When I drop my kids off at daycare, it does occasionally occur to me: what am I doing to them? (This thought is particularly acute when they wrap themselves around my legs). Last year, 3ie put out a systematic review on the impact of daycare programs. The conclusions are instructive:
Since I’ve had three emails in one week asking me about this issue, I figured I might as well blog about it and have something to refer people to instead. The questions have all been variants of:
· Are women better remitters than men?
· Does having mothers migrate result in worse outcomes for kids than having their fathers migrate?
In recent conversations on research, I’ve noticed that we often get confused when discussing the placebo effect. The mere fact of positive change in a control group administered a placebo does not imply a placebo effect – the change could be due to simple regression to the mean.
So I have blogged in the past about the potential and the use of gender disaggregated data, but my work this past week in Ghana made me realize (again and in new ways) how complicated it can get in practice.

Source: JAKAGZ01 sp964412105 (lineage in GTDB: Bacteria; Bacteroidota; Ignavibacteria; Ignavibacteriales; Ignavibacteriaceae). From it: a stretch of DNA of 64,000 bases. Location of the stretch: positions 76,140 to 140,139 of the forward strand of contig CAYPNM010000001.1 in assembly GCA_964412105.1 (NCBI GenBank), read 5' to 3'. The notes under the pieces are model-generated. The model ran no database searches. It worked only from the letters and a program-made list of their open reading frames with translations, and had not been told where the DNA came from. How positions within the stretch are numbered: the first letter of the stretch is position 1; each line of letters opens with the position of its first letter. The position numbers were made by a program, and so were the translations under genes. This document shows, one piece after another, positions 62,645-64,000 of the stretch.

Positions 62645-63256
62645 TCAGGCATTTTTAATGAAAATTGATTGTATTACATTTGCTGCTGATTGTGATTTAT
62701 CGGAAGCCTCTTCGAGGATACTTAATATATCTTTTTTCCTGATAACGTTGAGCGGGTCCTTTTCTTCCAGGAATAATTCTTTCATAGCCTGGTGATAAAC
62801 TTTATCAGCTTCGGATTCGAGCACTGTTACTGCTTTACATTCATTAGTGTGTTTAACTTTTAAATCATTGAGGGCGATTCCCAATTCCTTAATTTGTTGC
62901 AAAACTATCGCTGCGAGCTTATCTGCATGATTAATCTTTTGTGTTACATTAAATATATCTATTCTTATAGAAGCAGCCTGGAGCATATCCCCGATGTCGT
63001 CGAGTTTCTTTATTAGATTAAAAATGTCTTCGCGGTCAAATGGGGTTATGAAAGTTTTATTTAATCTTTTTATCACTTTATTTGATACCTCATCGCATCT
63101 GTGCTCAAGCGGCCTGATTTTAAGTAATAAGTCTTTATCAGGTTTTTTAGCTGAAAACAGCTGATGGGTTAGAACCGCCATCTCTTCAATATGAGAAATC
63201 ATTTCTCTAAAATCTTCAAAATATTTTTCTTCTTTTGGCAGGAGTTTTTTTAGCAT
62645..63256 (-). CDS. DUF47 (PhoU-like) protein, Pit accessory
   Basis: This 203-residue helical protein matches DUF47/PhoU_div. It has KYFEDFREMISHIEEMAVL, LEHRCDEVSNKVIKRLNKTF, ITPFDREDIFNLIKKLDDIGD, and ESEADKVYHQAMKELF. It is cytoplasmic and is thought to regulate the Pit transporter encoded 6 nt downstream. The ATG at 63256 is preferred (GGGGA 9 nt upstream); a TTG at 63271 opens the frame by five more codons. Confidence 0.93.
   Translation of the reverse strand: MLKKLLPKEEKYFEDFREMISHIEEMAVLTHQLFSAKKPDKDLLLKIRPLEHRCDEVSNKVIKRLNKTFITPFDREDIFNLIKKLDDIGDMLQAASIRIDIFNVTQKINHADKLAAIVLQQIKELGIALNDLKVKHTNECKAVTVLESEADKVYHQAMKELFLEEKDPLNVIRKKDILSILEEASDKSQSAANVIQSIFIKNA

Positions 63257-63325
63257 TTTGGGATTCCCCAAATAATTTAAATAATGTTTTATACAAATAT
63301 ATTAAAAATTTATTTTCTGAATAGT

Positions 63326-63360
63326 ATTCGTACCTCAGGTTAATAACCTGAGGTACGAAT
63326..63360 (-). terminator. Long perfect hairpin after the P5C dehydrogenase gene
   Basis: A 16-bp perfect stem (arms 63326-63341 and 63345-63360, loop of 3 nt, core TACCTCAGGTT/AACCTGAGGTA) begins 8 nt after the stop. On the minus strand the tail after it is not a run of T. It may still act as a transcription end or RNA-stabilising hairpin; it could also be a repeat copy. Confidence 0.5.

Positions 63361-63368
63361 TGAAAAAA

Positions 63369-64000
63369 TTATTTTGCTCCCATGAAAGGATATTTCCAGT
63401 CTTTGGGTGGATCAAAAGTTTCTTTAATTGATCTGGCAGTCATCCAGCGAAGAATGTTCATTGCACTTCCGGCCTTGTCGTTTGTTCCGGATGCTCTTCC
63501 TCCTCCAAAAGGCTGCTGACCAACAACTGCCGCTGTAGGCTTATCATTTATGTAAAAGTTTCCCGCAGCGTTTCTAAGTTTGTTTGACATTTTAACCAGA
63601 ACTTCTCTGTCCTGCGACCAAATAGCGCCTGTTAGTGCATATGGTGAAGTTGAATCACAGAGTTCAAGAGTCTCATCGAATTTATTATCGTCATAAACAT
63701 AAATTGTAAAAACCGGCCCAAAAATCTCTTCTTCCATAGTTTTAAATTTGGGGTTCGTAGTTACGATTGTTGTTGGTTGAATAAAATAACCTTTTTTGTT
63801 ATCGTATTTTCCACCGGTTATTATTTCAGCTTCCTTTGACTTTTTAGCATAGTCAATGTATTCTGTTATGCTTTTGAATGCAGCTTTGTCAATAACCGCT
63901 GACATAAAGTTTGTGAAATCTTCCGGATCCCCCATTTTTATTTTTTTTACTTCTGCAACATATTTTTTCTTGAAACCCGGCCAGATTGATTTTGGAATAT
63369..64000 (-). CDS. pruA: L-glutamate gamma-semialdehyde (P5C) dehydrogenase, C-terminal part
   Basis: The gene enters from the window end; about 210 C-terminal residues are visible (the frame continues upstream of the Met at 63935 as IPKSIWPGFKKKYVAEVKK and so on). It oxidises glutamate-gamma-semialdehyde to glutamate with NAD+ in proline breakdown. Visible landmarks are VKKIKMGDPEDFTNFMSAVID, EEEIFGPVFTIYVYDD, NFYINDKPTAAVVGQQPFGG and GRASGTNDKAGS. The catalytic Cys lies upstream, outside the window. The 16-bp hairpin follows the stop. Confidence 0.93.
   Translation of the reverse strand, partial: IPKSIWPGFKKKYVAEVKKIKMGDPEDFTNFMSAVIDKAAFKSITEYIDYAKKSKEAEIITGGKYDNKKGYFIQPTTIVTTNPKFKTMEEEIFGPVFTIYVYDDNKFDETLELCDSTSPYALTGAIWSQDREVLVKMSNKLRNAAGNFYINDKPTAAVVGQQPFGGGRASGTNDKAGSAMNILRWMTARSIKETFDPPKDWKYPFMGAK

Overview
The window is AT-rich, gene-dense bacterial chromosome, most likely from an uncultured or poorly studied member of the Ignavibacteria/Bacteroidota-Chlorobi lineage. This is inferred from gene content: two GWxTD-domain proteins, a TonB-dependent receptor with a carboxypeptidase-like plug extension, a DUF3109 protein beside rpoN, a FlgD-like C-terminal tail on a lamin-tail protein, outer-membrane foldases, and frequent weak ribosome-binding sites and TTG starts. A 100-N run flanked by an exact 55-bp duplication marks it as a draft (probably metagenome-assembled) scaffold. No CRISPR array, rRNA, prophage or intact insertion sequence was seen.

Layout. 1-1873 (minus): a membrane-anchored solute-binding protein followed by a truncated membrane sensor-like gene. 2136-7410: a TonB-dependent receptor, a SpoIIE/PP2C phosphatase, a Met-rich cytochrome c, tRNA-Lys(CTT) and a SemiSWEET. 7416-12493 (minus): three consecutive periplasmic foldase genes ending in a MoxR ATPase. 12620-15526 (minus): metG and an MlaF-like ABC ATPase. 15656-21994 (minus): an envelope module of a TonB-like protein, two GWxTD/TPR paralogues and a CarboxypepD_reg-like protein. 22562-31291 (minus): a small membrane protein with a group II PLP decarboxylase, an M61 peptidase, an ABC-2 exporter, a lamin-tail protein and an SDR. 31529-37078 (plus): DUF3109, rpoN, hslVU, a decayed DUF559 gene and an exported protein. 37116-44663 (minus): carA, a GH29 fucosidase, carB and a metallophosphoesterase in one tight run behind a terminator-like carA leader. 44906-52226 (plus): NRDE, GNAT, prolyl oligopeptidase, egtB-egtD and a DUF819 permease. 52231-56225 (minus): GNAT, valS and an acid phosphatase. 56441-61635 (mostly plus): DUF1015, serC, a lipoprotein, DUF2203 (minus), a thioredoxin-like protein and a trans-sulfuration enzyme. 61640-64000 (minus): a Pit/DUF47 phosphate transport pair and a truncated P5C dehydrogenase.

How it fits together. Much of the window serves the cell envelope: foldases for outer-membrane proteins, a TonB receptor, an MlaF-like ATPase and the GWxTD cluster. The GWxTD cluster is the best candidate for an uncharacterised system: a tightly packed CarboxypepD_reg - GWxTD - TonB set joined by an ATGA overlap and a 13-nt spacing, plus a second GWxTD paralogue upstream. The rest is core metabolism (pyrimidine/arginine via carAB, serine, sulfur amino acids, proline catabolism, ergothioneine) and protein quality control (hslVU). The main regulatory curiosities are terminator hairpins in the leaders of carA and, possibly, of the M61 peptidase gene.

· Early results from a skills training program for young women in Liberia show massive increases in employment and earnings – although a randomized pipeline design whereby the control group get the treatment about one year after the treatment group raise concerns about strategic delay by the control group and how long-term impacts could be measured.
Guest post by Dean Spears
Many people are aware of the concept of a “placebo effect” in medicine and of the idea of a Hawthorne effect – in both cases the concern is that merely being treated can cause the treatment group in an intervention to change their behavior, regardless of what the treatment actually is.
· Marc Bellemare discusses a new paper in Science which finds young people, middle-aged people, and older people all believed they had changed a lot in the past but would change relatively little in the future – leading people to overpay for
Co-authored with Richard Akresh and Harounan Kazianga